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Title: Self-as-context in chronic pain : examination of a component process of psychological flexibility
Author: Yu, Lin
ISNI:       0000 0004 6348 1649
Awarding Body: King's College London
Current Institution: King's College London (University of London)
Date of Award: 2017
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Sense of self appears to be fundamental to human wellbeing. Previous research suggests that people with chronic pain perceive threats to their sense of self and struggle with self-related experiences. This struggling may have detrimental effect on their functioning and wellbeing. This thesis investigates the self, in particular a component process called self-as-context within the framework of psychological flexibility (PF) and Acceptance and Commitment Therapy (ACT). Study 1: A systematic review examined the conceptualization, methods, and evidence from empirical investigations of the self in chronic pain. These investigations of the self appear to lack theoretical clarity. A model of the self, based in the PF model and ACT, was suggested for future research on the self. Study 2: Evidence from the model of self was lacking partly due to lack of adequate measurement. In study 2 a measure of the self based on this model of the self, called the Self Experiences Questionnaire (SEQ) was developed in a chronic pain sample. The results of this study suggest that the SEQ appears to be a reliable and valid measure of self-as-context. Study 3: In study 3 self-as-context was investigated using the SEQ with a longitudinal, single-group design, in the setting of an ACT-oriented multidisciplinary programme for chronic pain. Process variables and outcomes variables were measured at pre-treatment, upon completion of treatment, and at nine-month follow-up. Increase in self-as-context from pre- to post-treatment was associated with improvement in functioning from pre-treatment to follow-up. Study 4: In study 4 the feasibility of an online experiment protocol for the examination of the impact of self-as-context on avoidance behaviour was tested. The recruitment and technical delivery were successful, and retention and data completion were only marginally successful. This online experiment protocol appears to be partially feasible. This set of projects produced a synthesis of evidence related to self in chronic pain, a tool for the investigation of self-as-context, and provided preliminary evidence for change in self-as-context in relation to treatment outcomes in people with chronic pain. This effort may facilitate empirical and clinical investigation of the self in people with chronic pain, improve our understanding of the self, and inform treatment development.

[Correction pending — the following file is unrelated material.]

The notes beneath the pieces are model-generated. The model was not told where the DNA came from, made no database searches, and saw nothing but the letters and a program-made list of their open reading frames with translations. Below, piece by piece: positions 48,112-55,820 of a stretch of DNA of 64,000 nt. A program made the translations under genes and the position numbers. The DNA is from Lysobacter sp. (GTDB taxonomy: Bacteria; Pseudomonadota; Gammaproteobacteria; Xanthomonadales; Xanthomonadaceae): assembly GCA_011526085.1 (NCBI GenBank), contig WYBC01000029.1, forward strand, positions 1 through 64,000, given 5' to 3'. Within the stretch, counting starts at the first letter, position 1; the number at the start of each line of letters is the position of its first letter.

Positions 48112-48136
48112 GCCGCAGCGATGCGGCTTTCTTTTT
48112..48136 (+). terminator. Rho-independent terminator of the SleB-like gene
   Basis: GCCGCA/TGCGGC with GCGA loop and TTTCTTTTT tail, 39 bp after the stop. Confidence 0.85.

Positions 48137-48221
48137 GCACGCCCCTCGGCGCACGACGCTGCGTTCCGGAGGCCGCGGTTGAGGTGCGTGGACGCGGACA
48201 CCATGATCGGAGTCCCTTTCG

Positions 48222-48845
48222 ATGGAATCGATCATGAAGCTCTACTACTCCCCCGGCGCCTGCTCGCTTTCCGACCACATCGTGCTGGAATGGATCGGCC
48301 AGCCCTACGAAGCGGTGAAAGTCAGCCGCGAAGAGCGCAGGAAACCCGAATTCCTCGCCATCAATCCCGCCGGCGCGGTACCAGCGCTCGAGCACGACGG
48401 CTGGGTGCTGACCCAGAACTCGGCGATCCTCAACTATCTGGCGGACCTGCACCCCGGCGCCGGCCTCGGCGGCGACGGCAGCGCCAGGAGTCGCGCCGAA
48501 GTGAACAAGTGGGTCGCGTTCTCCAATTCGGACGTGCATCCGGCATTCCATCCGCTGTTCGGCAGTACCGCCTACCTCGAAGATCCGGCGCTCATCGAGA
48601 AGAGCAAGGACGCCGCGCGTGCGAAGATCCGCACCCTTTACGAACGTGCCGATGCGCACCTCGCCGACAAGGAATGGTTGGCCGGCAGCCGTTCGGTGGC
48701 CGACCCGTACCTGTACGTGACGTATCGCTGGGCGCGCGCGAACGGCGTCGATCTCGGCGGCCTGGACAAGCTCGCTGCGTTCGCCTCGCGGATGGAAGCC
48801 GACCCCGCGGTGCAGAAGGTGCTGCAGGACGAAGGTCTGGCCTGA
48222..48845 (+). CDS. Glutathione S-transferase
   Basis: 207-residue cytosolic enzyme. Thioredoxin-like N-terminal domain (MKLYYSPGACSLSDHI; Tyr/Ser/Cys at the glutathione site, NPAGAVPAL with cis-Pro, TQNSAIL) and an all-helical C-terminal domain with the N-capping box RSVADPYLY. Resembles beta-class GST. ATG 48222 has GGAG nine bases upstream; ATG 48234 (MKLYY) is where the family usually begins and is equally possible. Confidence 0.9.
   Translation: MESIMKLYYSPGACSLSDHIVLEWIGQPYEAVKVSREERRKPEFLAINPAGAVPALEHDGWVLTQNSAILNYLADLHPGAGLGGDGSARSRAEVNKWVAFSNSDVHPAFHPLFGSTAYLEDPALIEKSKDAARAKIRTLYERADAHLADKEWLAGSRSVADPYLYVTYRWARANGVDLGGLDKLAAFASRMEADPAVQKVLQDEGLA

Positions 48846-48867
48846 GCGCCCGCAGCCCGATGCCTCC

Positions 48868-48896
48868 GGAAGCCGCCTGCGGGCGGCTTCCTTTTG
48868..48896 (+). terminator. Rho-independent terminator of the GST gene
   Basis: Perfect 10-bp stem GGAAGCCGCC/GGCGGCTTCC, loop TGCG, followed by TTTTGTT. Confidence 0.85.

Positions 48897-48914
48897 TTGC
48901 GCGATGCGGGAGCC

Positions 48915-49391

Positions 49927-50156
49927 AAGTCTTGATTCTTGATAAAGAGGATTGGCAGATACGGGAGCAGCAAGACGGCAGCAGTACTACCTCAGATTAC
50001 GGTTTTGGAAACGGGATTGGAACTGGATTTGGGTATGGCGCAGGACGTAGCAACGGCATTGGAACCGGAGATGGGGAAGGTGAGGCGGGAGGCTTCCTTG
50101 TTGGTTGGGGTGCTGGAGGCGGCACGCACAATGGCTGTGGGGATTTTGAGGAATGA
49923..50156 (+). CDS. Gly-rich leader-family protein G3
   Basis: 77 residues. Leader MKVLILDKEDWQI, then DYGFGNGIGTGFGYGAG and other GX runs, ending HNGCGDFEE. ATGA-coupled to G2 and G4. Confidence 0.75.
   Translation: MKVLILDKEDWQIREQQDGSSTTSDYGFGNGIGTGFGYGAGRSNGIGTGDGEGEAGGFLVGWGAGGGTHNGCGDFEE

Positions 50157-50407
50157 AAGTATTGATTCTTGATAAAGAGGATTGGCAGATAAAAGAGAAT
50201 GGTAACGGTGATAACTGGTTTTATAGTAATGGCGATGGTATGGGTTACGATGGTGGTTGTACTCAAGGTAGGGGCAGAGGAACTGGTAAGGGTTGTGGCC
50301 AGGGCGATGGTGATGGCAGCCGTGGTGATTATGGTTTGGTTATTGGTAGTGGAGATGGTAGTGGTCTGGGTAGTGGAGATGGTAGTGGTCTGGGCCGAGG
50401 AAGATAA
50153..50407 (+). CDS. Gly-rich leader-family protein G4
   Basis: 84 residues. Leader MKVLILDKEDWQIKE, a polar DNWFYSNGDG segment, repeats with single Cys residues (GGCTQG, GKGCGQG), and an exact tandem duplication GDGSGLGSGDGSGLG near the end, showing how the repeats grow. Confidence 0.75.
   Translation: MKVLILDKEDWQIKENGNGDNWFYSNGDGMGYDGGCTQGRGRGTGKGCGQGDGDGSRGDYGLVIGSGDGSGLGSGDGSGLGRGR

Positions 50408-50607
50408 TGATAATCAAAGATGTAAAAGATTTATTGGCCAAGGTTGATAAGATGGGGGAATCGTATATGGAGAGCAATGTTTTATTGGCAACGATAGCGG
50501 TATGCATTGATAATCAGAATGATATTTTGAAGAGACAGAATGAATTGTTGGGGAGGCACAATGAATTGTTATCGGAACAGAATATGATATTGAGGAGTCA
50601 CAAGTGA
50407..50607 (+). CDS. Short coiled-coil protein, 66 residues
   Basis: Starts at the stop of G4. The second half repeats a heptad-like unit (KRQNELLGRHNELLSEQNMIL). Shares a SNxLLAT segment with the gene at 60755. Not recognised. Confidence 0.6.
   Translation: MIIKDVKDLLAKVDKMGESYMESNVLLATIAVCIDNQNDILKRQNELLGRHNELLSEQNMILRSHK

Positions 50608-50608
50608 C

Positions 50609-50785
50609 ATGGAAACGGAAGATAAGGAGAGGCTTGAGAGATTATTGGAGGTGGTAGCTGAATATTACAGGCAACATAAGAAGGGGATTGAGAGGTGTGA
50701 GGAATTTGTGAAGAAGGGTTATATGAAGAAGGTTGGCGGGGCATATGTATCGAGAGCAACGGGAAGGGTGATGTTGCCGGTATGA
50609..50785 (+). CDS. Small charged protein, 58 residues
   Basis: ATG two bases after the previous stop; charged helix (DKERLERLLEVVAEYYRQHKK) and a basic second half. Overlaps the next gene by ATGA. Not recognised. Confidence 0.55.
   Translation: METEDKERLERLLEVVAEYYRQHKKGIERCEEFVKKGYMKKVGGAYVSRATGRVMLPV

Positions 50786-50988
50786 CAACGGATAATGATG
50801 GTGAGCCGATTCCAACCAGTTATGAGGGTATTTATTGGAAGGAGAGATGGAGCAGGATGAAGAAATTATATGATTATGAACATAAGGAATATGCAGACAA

Supervisor: McCracken, Lance ; Norton, Sam Sponsor: Not available
Qualification Name: Thesis (Ph.D.) Qualification Level: Doctoral
EThOS ID:  DOI: Not available